Signs and Ads


I noticed this sign on the Orange Line last Tuesday:


The heading reads: “HOW TO GET FROM HERE.  TO HERE.”  On the left, there’s a well-worn pair of work boots; on the right, a shiny new pair of dress shoes.

The caption says: “Without educational credentials, there’s only so far you can go in your career.  Wentworth can give you the credentials you need to go from employee to boss.  Earn your degree or certificate and become the leader you’ve always wanted to be.”

On top right of the sign someone wrote: “Boots rule, you bourgeois pigs.”

When I saw the boots I thought “hard work; action; building things; getting things done.”  When I saw the dress shoes pitted against the boots, I thought “corporate office; oceans of email; long meetings; windows that don’t open.”

I assume the creators of the ad were counting on viewers to interpret the symbols differently: boots are supposed to represent a dead-end job, the drudgery of manual labor, a low salary, a lack of recognition.  Dress shoes, I suppose, are meant to indicate opportunity, sophistication, power, an advancing career.  Boots mean “worker,” and dress shoes mean “boss.”

By that reading, the ad insinuates a repugnant idea: that trade work is inferior to office work and that anyone wearing boots to their job should aspire to someday have the privilege of wearing dress shoes, a privilege so enviable that they might want to consider becoming indebted to Wentworth to obtain it.

Education should be a pathway to having greater choice and control in one’s work and life — I’ve experienced those benefits, and I think they should be available to everyone.  But dress shoes represent a very narrow-minded idea of success.  If Wentworth’s marketing department had used visual symbolism focused on choice and empowerment — if they had selected imagery that contrasts professional immobility with the increasing opportunity and self-directedness that can come with education, this might have been a decent ad.  Instead, Wentworth presents a view of education as what?  A credential shop?  A class elevator?  A place to change one’s fashion? I was glad to see that this sign received a bit of the graffiti it asks for.

Music, Voice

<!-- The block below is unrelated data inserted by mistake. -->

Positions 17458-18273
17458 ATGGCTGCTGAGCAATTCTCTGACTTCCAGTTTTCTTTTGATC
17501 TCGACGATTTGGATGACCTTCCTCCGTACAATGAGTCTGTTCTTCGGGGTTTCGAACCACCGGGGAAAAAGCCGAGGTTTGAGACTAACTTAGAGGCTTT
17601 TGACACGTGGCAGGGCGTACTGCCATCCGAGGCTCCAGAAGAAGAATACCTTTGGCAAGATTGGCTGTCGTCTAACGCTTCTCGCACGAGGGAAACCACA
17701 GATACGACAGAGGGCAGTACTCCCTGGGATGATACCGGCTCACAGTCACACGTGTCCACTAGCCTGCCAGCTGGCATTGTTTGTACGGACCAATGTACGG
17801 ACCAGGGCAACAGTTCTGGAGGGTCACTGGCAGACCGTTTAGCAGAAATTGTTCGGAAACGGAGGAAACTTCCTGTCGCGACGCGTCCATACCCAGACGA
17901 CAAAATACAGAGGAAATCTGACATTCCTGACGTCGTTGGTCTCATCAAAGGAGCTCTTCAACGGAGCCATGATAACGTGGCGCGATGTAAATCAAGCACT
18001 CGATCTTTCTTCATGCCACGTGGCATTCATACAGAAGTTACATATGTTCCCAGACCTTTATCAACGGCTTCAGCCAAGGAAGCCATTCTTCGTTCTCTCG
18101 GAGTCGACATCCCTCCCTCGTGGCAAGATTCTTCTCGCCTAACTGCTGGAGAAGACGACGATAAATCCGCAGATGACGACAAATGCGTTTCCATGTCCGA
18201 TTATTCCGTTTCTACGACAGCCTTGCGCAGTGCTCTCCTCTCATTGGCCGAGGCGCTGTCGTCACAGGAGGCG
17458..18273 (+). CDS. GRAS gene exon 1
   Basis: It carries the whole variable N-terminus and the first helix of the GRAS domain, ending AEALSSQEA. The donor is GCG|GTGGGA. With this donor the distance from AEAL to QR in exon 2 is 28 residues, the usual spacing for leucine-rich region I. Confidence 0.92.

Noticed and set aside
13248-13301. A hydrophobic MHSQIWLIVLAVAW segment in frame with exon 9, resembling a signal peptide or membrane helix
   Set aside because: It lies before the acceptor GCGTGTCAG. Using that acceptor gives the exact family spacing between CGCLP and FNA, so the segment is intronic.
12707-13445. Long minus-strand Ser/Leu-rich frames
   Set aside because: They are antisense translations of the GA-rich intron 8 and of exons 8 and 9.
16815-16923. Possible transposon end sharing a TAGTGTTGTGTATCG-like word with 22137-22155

A basic ear-training exercise that I return to regularly is to sing intervals over a drone: for each of the twelve notes, you sing the interval from the drone to that given note, and vice versa.  It’s useful to choose the target notes in a more-or-less random order so you don’t rely on the previous note as a crutch to guide you to the next one.  It’s also helpful to practice different ways of singing the interval, ranging from a slide between the notes to separate staccato attacks.  The next stage of this practice is to keep the drone playing, but choose a different starting note: instead of singing from the drone note to each given note, you now sing from, say, a minor second above the drone to each target.  Go through all twelve possible starting notes, and sing all the intervals from that starting note to all the possible targets.  In my own practice I’ve found that the exercise becomes a lot more challenging (and more rewarding as well) when I add an explicit step which I’ll call “prehearing.”  Let’s say you’re singing the interval re-fa (over a do drone).  The idea is that while you’re still singing re, you try to hear fa in your mind.  You keep singing re for a while as you imagine fa, and only then, once you have a clear inner sense of the sound of fa, you switch from singing re to singing fa.  So far I’ve found that there are many cases where I can sing an interval pretty accurately, but the challenge of “prehearing” the target pitch while singing the starting pitch still eludes me.  For example, I might be able to sing re-fa, but my sense of “where fa is” only solidifies once I start moving towards it: I can’t actually hear fa at the same time I’m singing re, before I’ve begun to move in fa’s direction.  However, that ability to simultaneously sing one note and imagine another can be developed with practice, and the advantage of practicing it, I think, is that you can move between notes much more securely: you tend to land on the target more decisively, without “searching” for it.  I’ve seen that when you practice without explicit prehearing, you can still get quite good, and you can make the period of searching for the target note shorter and shorter, so that a listener might not notice any hesitation or uncertainty as you sing; nevertheless, prehearing lets you do even better, hitting the notes dead-on and with complete confidence.  This post is a note-to-self to remind me to practice prehearing!